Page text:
“An affectionate portrait of Taylor and her event-filled life… an excellent, compact guide to Taylor's film roles.” —Wall Street Journal

Library Journal
Lord (Forever Barbie: The Unauthorized Biography of a Real Doll) combines Elizabeth Taylor's biography with a confetti of quotations on feminism and coverage of Hollywood censorship, psychology, contemporary events, and current lore. She revisits Taylor's well-known films and, with reverence, relates experiencing an impression of powerful feminism. She asserts that Taylor's motives in choosing roles were primarily idealistic and that her AIDS activism is evidence of her feminism. Lord summarizes A Place in the Sun, Giant, Suddenly Last Summer, and Who's Afraid of Virginia Woolf? and attributes to Taylor her characters' sensitivity, assertiveness, strength in victimization, or challenge to gender stereotyping. The potential for full analysis is lost as Lord dismisses the more traditional roles in The Last Time I Saw Paris, Ash Wednesday, Boom, and The Only Game in Town. Comments on BUtterfield 8 maintain the hagiographic tone that pervades the book. VERDICT The author hopes the Millennial generation will "glimpse a recent past" in Taylor's films. She provides a glimpse—quick, light, and entertaining—better for readers of Cosmopolitan than Jon Krakauer. William J. Mann's How To Be a Movie Star is a better consideration of Taylor's career.—Ann Fey, formerly with SUNY Rockland Community Coll., Suffern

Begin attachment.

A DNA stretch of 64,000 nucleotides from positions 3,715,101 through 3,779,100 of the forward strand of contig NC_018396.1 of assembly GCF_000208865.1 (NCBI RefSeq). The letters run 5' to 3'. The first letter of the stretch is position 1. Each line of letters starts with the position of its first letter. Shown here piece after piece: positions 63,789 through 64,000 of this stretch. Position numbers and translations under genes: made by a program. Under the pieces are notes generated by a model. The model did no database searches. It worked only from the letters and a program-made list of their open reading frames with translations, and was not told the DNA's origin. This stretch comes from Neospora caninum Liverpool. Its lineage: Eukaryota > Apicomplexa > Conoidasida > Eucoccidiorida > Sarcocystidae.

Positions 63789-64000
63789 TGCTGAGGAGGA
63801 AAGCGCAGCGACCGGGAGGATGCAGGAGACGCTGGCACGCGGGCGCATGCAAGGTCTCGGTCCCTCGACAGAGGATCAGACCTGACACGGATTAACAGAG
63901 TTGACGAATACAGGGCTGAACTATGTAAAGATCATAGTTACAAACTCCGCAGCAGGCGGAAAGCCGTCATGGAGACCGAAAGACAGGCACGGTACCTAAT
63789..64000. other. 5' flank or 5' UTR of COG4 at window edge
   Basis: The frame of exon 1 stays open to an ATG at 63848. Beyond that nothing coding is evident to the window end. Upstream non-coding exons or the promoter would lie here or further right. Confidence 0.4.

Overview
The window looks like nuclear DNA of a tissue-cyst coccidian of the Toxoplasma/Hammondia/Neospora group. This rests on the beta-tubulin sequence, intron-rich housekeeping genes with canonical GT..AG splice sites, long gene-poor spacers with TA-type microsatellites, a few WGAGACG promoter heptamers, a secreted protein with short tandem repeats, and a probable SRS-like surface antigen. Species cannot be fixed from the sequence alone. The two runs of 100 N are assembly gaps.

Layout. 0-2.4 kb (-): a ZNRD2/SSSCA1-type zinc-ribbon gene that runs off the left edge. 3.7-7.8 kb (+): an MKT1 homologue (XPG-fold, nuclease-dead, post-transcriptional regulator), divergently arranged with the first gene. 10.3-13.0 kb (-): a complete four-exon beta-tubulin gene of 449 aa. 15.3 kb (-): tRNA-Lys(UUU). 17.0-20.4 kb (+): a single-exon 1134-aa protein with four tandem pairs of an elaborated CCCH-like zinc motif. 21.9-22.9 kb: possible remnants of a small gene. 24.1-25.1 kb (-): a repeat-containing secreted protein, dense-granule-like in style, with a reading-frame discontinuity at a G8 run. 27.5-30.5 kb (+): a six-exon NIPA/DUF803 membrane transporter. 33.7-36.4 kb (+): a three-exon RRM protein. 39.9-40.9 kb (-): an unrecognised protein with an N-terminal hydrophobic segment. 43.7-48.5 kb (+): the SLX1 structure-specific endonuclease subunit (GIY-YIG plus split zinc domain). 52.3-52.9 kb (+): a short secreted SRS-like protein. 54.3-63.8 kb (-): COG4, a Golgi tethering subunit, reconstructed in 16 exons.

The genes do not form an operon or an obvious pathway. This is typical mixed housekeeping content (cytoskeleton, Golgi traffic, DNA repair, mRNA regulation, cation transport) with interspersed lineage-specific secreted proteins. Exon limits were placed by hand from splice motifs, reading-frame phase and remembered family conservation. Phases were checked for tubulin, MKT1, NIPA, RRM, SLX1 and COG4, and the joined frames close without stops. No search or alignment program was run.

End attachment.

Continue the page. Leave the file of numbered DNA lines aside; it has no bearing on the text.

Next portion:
Kirkus Reviews